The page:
By Inmaculada Lahoz & Juan Ignacio Macua, january 2017, 14 pages
Artichokes are an important crop in Navarre and are grown for both the fresh produce market and the agro-food industry (canning and freezing). The main cultivar cultivated in Navarre is the traditional vegetative propagated Blanca de Tudela, which is characterised by its extreme precocity. Traditionally, the cuttings for new plantations in the major artichoke-producing regions of Spain, located along the Mediterranean coast, have come from annual crops grown in Navarre.
Recently, however, seed cultivars have been introduced in these regions and, due to their low level of precocity, gibberellic acid is applied in order to stimulate more rapid growth. In cold regions such as Navarre, where there is a risk of frost, the application of this phytoregulator fails to produce the desired results. Given the importance of the Blanca de Tudela artichoke cultivar in Navarre, due to its twofold use: heads and cuttings, INTIA has taken a special interest in analysing the agronomic adaptation and behaviour of seed cultivars in our agroclimatic conditions. Since 1999, INTIA has tested 58 cultivars of seed artichokes, and this paper presents the morphological characteristics of those tested over the course of more than five years.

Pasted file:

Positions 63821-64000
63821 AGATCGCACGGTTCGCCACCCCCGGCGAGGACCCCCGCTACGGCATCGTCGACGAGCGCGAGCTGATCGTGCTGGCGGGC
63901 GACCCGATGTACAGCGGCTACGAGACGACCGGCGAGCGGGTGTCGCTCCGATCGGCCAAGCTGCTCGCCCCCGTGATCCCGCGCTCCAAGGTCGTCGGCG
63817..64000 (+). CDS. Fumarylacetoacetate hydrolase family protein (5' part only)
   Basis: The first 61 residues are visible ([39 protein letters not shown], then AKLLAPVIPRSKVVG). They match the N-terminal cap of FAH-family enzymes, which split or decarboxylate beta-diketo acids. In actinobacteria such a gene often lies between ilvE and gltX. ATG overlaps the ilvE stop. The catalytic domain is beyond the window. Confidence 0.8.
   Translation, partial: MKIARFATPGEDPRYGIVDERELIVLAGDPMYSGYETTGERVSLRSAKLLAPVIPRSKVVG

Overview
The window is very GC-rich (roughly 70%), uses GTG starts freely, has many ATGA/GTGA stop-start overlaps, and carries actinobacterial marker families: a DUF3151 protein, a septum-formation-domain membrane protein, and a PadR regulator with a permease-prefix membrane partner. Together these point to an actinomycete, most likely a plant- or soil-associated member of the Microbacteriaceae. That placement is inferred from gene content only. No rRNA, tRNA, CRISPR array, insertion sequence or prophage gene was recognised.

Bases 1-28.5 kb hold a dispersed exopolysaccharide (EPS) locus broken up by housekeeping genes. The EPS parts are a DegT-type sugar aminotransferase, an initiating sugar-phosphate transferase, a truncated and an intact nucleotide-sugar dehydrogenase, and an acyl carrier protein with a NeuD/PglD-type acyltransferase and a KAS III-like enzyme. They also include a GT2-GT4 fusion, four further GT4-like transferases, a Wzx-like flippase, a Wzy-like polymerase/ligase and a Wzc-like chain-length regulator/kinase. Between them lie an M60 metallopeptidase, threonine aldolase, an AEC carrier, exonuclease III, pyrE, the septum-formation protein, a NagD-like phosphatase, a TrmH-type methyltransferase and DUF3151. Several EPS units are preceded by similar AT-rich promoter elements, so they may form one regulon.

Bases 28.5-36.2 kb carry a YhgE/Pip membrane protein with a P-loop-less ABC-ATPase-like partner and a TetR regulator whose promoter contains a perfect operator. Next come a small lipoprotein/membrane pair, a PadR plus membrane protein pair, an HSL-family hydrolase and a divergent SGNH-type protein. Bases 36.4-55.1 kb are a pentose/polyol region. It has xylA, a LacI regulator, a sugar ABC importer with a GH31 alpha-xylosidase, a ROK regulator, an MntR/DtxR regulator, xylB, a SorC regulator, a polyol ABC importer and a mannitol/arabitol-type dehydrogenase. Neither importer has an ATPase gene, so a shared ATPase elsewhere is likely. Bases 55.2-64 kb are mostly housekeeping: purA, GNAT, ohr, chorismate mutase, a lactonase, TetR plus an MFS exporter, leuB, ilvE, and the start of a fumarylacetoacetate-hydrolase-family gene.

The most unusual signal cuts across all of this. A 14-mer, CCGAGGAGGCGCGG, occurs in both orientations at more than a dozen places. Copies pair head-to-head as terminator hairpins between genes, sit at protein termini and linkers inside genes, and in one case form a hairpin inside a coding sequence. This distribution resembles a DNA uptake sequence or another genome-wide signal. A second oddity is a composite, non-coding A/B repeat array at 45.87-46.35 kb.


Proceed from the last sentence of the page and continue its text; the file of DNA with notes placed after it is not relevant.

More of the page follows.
It also analyses the precocity and yield of seven seed cultivars tested over the course of the last two seasons (2012-2013 and 2013-2014), in comparison with Blanca de Tudela: Lorca, Madrigal, N-4011, N-4146, Opera, PS-3779 and Symphony. Blanca de Tudela, a vegetative propagated cultivar, was the earliest cultivar of those tested, and the only one with an autumn yield. All the seed cultivars were characterised by a late harvest as well as, in some cases, a high harvest concentration. Madrigal was the latest cultivar, but also the one with the highest yield.